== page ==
A guest-post by Daniel D. Woo (© 2010, 2013, 2014)
As a child I grew up in a family with a father filled with rage, intemperate emotions and verbal abuse and sometimes physical violence. My dad was a former P-51 fighter pilot who flew with the Kuomintang in the Chinese Civil War, where over 80 fellow pilots from my dad’s squadrons died, and where the People’s Republic of China (the Communists) under Chairman Mao Tse-tung won the Civil War.
I knew nothing about post-traumatic stress disorder, the effects of alcohol on anger or the family and culture of my dad’s upbringing. My adaptations in growing up carried on into my career to the point where the very things that made me good at what I did, including litigating and trying cases, were clearly not skillful for living with any sense of contentment, peace, gratitude, acceptance, compassion, empathy, nonjudgmental awareness, tolerance or unconditional love.
At the end of 2002, I decided to learn something about meditation. A few months earlier, I had met a Soto Zen practitioner who had grown up in Chicago and then explored Buddhism in India, Nepal and the US, before settling on a Soto Zen practice here in Washington State. At the time he had been practicing almost 30 years. He said that anyone can develop a skillful mind, and somehow that attracted my attention.
So I made a New Year’s resolution to begin a meditation practice, and in the first two days of January 2003, I looked at many titles in the downtown Seattle Barnes & Noble section on Eastern religions and meditation. I picked one book to start with: Pema Chödrön’s “Comfortable with Uncertainty: 108 Teachings on Cultivating Fearlessness and Compassion.” A short while later, I bought Shunryu Suzuki’s “Zen Mind, Beginner’s Mind.”
I also started attending Seattle Insight Meditation Society’s sittings, and in the intervening years, I’ve visited and sat at a variety of Zen, Insight Meditation Society and Tibetan sanghas, or attended short non-residential retreats.
Mostly I have practiced my own assortment of daily meditation, mindfulness and contemplative practices for over 11 years. I’ve experienced what are for me profound changes in ways I relate to my past, myself, family, friends, acquaintances, strangers and the universe.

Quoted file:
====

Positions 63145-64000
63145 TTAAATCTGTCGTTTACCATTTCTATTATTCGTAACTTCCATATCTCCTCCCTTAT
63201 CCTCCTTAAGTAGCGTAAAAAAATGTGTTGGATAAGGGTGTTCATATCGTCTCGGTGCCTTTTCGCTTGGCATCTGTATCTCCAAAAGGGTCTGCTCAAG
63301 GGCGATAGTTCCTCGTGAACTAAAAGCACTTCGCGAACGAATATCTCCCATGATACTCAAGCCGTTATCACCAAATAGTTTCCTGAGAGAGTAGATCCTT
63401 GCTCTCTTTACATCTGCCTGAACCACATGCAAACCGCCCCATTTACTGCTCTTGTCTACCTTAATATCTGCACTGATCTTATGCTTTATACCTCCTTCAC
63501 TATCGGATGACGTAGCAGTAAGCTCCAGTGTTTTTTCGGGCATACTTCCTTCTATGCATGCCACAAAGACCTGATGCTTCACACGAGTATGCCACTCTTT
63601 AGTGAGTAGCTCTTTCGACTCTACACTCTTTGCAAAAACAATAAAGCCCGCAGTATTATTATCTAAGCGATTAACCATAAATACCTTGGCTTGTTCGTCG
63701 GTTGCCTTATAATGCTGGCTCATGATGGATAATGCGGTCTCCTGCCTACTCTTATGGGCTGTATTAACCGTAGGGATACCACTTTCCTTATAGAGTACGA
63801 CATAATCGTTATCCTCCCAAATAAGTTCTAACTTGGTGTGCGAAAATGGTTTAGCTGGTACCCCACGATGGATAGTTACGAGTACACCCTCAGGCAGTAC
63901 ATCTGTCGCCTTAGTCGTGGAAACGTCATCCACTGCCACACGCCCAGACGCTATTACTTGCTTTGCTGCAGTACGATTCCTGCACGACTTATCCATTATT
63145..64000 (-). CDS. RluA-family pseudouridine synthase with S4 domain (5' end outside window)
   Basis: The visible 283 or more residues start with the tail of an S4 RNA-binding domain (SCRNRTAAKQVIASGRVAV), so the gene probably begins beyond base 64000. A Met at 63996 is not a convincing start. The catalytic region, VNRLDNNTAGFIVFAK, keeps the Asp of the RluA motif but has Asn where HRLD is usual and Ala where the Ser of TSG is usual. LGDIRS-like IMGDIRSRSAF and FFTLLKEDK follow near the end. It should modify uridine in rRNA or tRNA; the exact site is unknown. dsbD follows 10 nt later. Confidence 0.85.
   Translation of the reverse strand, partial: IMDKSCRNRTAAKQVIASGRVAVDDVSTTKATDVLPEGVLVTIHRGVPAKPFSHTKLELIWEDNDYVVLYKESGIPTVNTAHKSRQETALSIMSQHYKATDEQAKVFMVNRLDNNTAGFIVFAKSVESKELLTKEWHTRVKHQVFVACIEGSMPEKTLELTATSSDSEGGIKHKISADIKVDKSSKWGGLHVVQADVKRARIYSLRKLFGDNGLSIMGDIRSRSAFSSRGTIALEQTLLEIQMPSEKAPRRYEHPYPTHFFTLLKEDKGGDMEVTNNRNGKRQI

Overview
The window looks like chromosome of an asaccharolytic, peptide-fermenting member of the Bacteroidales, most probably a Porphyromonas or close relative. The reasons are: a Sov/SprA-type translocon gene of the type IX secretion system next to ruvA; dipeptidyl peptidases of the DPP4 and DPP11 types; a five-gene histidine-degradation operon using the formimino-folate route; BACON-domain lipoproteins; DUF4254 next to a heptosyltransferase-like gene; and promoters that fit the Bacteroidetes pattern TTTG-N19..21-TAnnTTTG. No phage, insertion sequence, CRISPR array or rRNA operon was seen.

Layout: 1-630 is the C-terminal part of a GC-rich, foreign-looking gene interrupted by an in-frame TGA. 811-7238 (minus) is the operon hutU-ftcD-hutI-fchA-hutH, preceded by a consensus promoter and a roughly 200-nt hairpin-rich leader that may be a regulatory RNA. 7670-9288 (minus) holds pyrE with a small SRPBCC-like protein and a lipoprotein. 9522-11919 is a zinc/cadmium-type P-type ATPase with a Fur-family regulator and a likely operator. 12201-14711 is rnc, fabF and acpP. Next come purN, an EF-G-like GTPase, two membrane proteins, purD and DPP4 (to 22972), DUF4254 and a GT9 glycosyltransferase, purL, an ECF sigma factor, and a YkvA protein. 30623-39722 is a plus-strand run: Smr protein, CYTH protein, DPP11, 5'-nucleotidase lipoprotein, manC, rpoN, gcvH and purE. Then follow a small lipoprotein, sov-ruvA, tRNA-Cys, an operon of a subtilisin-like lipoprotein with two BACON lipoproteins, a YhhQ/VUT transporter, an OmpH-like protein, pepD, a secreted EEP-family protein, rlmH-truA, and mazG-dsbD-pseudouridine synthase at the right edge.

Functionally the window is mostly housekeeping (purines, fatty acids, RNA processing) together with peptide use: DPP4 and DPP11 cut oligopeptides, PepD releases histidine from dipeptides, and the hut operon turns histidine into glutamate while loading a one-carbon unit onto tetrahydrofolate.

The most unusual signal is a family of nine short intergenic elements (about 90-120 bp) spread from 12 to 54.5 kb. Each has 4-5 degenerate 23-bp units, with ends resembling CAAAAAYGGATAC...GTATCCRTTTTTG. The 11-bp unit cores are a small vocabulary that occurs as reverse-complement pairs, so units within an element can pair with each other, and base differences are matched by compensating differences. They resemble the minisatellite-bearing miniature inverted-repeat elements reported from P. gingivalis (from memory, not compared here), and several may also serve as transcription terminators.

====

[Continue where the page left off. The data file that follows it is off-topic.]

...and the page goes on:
Today when I hear internal voices or someone else “screaming” at me, I look immediately for the source inside. Every “screaming scenario” has turned out to be a self-deceiving construct diverting truths about myself and reflecting false projections. Inevitably any impulsive or unwise response or reaction from me amplifies negative energies and my own misery. “I” truly am the source of my own unhappiness.
In over 11 years of continuing practices to become sooner aware of “screaming” scenarios before responding or reacting, everything has changed. Some essential practices for me come from Buddhist teachings. Practice itself cultivates skillful means of conscious action or non-action and teaches that whatever internal pain comes up is neither inevitable nor inescapable.
Two years after I began meditation, mindfulness and other practices, an analogy came up from my childhood. I grew up with vinyl records where if there is a deep enough scratch, the record player needle would hit the scratch, bounce back and start over again until it hit the scratch again and do this over and over again into infinity. The only solution was to lift up and put down the needle after the scratch to play the rest of the recording.
Over time in and after meditations, I learned to be silent until I heard the rustling of leaves and grasses, the rain, the humming in rooms, the beating of wings and hearts, the heat rising from sun-baked stones, claws, pads and footsteps on pavement, earth, sand, the air cooling and warming, the sounds of life, the movement of everything, until the moments came when the sounds of my own thoughts fade – and at such moments, the needle would be lifted, the player dissolved and the music that is always here could be heard.